An excerpt from Premiere Urgence Internationale:

“They call him the mahram. He is a man who is trusted within a family. He can be a father, a brother or a father-in-law. He accompanies one or more women in the family on every trip they make. Without the mahram, it is impossible for them to leave the village, and even to go to a health centre. These women’s schedules are intimately linked to his. ‘In the areas where we work, in Nangarhar and Kunar, women are not the only ones that decide if they want to go out,’ said Catherine Goudouneix, assistant to the Afghanistan mission leader.‘There are many challenges when it comes to access to healthcare for women in this country. We are developing specific projects so that they can be looked after by specialists, and so they do not have to stay at home with inadequate care.’In these Afghan provinces, if a woman goes to hospital, she will only be cared for by female staff. ‘Male doctors sometimes check female patients’ blood pressure, but nothing more.’”

Progress Through the Decades: A Glimpse of Hope for the Ongoing Crisis

Though the disparities in accessibility to healthcare has improved in the country, Afghanistan has a long road ahead in its battle to combat lacks in infrastructure, socioeconomic barriers, and social taboos, that affect its population’s most vulnerable: women and children.

Geographical location poses as another challenge for the accessibility to health facilities and resources. However, the country has seen increased initiatives that are focused on tackling on this added challenge. Implemented in 2015, the System Enhancement for Health Action in Transition (SEHAT) project was established with the aim of increasing the utilization and quality of health, nutrition and family planning services across the country.The projects provided support to rehabilitate Mirbachakot district’s health facilities, which had been underfunded, understaffed, and poorly resourced. A total of 42 rehabilitated BHC facilities provide BPHS, to the district’s 35,000 residents. Each station serves 100-150 families with services including vaccinations, maternal health care, and nutrition.

In partnership with Muslim Aid USA, the Bayat Foundation, a non profit organization founded and based in the country, has launched plans to build and supply Kabul's landmark hospital - a four-floor, 25,000 square foot Maternity and Neonatal Hospital currently under construction in Kabul City. has launched the Gul E Seb initiative to support the right for women’s health accessibility in Afghanistan. The hospital will be able to provide highly specific treatments that are currently unavailable from other hospitals and healthcare centers in Afghanistan. The maternal and neonatal hospital will provide the most advanced levels of Surgical, Maternal, Pediatric, and Cancer treatment available for women and children in Afghanistan.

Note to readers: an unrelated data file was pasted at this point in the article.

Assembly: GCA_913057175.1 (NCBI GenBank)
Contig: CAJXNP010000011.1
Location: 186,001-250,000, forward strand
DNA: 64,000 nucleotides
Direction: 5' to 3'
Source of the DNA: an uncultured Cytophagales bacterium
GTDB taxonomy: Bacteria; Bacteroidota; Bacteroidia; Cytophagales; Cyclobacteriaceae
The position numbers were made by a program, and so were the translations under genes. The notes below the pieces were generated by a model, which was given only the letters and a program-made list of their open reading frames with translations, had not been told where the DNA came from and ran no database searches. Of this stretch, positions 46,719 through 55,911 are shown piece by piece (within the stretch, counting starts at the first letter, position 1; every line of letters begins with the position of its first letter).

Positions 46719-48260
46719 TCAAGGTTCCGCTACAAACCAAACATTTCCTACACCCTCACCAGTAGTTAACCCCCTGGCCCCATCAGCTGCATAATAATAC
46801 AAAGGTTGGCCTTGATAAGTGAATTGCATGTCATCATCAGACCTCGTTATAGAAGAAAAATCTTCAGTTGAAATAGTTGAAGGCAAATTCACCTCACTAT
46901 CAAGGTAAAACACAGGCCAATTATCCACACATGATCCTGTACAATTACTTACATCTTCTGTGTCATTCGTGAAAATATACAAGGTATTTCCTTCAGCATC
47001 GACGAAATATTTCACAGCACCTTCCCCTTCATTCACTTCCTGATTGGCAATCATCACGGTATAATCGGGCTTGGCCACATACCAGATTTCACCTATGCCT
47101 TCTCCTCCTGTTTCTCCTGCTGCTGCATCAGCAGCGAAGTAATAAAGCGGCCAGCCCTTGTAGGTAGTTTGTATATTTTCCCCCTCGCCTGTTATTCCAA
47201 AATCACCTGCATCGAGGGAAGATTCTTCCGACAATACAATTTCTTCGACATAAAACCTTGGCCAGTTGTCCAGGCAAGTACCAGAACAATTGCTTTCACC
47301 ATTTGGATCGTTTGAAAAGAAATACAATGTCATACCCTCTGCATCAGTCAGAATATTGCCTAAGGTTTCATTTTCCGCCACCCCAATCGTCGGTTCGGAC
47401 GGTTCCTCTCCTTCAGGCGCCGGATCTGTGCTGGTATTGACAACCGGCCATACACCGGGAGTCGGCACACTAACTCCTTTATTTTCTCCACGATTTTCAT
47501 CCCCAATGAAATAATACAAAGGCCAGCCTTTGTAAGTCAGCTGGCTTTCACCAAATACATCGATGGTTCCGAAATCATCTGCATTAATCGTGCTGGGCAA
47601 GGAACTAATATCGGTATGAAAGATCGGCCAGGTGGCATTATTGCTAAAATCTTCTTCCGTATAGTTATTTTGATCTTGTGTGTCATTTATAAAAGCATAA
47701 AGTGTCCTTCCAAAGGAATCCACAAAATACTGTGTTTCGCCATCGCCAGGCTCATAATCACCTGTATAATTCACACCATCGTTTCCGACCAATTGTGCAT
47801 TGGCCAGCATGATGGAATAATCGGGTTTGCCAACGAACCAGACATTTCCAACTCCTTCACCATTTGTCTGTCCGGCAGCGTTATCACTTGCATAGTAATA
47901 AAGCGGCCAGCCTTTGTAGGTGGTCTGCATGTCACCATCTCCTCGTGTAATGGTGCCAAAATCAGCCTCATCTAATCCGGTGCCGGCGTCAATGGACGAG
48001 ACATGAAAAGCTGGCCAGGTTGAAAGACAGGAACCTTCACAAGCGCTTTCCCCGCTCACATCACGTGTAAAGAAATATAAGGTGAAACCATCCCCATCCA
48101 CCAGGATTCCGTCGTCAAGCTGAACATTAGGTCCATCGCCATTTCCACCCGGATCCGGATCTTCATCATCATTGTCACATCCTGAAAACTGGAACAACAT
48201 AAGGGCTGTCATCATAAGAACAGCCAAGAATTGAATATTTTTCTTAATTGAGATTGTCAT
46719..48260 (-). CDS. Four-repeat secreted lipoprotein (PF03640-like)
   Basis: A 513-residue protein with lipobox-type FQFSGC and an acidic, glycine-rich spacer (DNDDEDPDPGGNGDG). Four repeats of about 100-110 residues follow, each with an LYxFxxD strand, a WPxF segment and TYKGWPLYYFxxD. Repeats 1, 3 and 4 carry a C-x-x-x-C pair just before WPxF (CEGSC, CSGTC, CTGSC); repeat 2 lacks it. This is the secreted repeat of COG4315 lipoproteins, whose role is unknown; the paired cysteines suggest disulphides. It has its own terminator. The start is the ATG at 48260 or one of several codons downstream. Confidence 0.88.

Afghan Women’s Health Today

Statistical data has shown that efforts in the country are producing promising results to the ongoing crisis. Maternal mortality has dropped to: 327 deaths per 1000 births. Prenatal care has gone up to 39% in 2010, compared to 3% in 2003. Child under-5 mortality rate has gone down to 97 per 1000 live births. Current initiatives in the country aim to decrease these numbers substantially.

Afghanistan is still widely regarded as one of the most difficult countries in which to be a woman. Women and girls are vulnerable to discrimination, and attention to female adolescent health and protection of reproductive health is key. Much of maternal and childhood morbidity and mortality are concentrated in poor and remote populations and in areas where many mothers have no education.Basic health services remain out of reach for 23% of the population, and performance on health-care access and quality is extremely poor. This is a concern in an era of emerging health challenges and virus outbreaks.Efforts to modernize the healthcare system in the country continue to face many challenges.

Yet at the heart of these efforts, remains the most important key to progress: understanding the importance of women in society, and the determination to provide gender equality for all. As peace negotiations continue between the Afghan government and the Taliban, the country cannot forget its most crucial asset: the resilient women of the country, who’ve time and time again risen through incredible hardships to provide for families, and communities, and whose voices in health and wellness cannot be forgone for the sake of the future of Afghanistan.

“The hidden war against women is waged worldwide, but its effects are nowhere more apparent than in Afghanistan, where women’s health is closely linked to peace, sickness, and war, and where adequate health care, basic social services, social justice, and education are missing.” - Sima Samar



World Bank:

Rasekh Z, Bauer HM, Manos MM, Iacopino V. Women's Health and Human Rights in Afghanistan.JAMA.1998;280(5):449–455. doi:10.1001/jama.280.5.449

Premiere Urgence